I’m trying to determine if its a problem on my end or if it’s the blog.

Any feed-back would be greatly appreciated. ]]>

Let’s think of an SU(3) transformation as a permutation of the three primitive idempotents. Recall that any permutation is a product of transpositions. The SU(2) embeddings in SU(3) give rise to such transpositions, and we can compose them to recover a general SU(3) permutation, i.e., P’=S(MPM*)S*. Here is an explicit example, showing the action of the three SU(2) embeddings on the standard set of primitive idempotents, along with their corresponding transpositions.

]]>In the standard model, color is enough to make things not distinct, but in snuark theory, color is just a matter of orientation and is not preserved by the mass interaction.

The leptons being made from three identical snuarks, while the quarks are made from 1 or 2 charged snuarks and 2 or 1 neutral snuarks. And the same applies to the baryons, some of which are made from mixed quarks and others from identical quarks.

]]>I should also note that when you restrict the SU(3) transformations to one of its three SU(2) subgroups, a 3×3 SU(2) transformation leaves one primitive idempotent invariant, while transforming the other two.

This might be helpful when you want to transform only one of the particles of your bound state at a time. Combining two such SU(2) transformations from different embeddings will give you a general SU(3) transformation.

At the Lie algebra level, the three SU(2) embeddings arise from the number of ways to embed the Pauli matrices in the Gell-Mann matrices.

]]>I can’t believe how much stuff I am going to have to add to my book when I update it next.

You guys should be breaking stuff up into “minimum publishable units” and fattening up your CVs.

]]>I’ve been resting, I’m just about ready to make another blog post. Somehow that turn of phrase brings to mind a bowel movement.

]]>Ok, let’s set S=iH. Then a finite SU(3) transformation of a 3×3 complex matrix M can be written as:

M’=M+[S,M]+1/2![S,[S,M]]+…=e^{S}M e^{-S}.

A quick calculation shows that SU(3) transformations preserve idempotency:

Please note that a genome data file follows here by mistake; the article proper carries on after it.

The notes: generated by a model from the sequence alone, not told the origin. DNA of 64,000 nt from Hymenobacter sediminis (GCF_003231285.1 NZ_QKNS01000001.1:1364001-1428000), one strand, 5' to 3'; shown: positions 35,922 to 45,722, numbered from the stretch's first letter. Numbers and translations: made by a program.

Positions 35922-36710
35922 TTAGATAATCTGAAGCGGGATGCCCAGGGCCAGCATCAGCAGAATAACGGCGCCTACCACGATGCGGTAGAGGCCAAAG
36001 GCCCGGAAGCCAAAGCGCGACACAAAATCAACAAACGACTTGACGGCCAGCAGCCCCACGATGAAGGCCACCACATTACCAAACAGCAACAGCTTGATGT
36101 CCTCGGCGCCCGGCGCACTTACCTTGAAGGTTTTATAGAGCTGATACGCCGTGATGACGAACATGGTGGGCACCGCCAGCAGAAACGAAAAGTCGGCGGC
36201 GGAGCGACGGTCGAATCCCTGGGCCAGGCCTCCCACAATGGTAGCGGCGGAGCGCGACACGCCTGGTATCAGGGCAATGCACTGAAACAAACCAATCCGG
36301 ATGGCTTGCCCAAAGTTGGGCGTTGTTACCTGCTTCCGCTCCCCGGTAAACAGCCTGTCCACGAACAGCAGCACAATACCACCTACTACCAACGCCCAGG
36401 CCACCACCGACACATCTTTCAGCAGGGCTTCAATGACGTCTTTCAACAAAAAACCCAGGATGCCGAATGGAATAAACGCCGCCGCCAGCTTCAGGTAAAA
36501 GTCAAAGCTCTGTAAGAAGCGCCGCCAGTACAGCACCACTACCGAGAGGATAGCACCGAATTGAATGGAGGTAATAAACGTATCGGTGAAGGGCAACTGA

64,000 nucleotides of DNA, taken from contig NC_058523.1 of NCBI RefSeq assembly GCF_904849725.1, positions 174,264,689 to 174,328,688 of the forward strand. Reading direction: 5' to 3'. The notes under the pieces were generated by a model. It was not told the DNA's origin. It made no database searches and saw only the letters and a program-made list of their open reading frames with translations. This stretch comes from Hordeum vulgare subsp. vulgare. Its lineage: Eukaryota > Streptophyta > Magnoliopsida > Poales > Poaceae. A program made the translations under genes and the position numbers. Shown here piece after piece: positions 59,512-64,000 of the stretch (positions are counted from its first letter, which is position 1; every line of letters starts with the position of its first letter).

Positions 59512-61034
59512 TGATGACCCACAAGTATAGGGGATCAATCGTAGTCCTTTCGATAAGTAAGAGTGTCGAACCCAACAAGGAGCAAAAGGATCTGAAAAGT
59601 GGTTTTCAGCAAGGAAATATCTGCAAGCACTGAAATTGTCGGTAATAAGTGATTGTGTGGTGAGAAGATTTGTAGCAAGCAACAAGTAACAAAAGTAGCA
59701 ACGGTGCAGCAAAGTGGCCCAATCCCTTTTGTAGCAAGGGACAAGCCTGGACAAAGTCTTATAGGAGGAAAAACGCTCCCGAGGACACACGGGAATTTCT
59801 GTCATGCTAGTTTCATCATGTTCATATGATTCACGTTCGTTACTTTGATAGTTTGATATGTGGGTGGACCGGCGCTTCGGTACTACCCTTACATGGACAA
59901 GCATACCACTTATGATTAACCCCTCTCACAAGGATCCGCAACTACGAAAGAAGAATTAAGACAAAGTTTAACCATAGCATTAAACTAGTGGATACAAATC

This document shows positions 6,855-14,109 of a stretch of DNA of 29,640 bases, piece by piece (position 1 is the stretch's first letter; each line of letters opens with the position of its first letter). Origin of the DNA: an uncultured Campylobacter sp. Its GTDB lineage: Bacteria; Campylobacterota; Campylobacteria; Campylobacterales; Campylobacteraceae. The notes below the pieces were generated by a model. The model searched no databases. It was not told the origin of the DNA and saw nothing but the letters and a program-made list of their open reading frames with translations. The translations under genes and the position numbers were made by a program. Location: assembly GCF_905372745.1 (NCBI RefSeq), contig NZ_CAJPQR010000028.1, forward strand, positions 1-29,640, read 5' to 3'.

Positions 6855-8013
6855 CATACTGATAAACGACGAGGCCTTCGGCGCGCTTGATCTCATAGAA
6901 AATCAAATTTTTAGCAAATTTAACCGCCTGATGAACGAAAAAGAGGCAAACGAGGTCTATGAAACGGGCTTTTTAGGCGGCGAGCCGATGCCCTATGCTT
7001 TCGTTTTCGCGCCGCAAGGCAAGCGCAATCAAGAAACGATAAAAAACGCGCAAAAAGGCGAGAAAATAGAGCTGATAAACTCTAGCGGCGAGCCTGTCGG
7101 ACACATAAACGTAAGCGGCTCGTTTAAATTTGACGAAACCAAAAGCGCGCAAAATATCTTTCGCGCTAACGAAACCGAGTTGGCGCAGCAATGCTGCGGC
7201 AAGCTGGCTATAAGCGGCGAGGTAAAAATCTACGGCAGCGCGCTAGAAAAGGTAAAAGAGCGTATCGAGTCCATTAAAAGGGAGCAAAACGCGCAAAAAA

(e^{S}P e^{-S})(e^{S}P e^{-S})=

e^{S}P^2 e^{-S}= e^{S}P e^{-S}

where I used unitarity and the idempotency of P.

Given a set of mutually annihilating idempotents P1,P2,P3, create a new set: e^{S}P1 e^{-S}, e^{S}P2 e^{-S}, e^{S}P3 e^{-S}. We can quickly show the new set is mutually annihilating by noting:

(e^{S}Pi e^{-S})(e^{S}Pj e^{-S})=

e^{S}PiPj e^{-S}=0.

Another useful, well-known fact is that SU(3) transformations preserve trace. So that given a primitive idempotent P, we have:

tr(e^{S}P e^{-S})=tr(P).

Now we can address your question about transforming a complete set of idempotents into the “diagonal” set of idempotents (i.e., the standard set).

In practice, we usually start with a 3×3 hermitian matrix A, and invoke the well-known theorem that A is unitarily equivalent to a diagonal matrix D. The diagonal matrix D is merely a matrix expanded in terms of the standard set of primitive idempotents with real coefficents. So the theorem is asserting that:

A = e^{S}(aP1+bP2+cP3)e^{-S}

for distinct eigenvalues a,b,c and standard primitive idempotent set P1,P2,P3. We can rewrite this as:

A = a e^{S}P1 e^{-S}+b e^{S}P2 e^{-S}+c e^{S}P3 e^{-S}.

This tells us that we can apply SU(3) transformations and transform the standard set to a new complete set of primitive idempotents, which gives the spectral decomposition of a general hermitian matrix with distinct eigenvalues.

So as long as your Koide matrices are hermitian with distinct eigenvalues, SU(3) transformations can always map the corresponding primitive idempotents back to the standard set.

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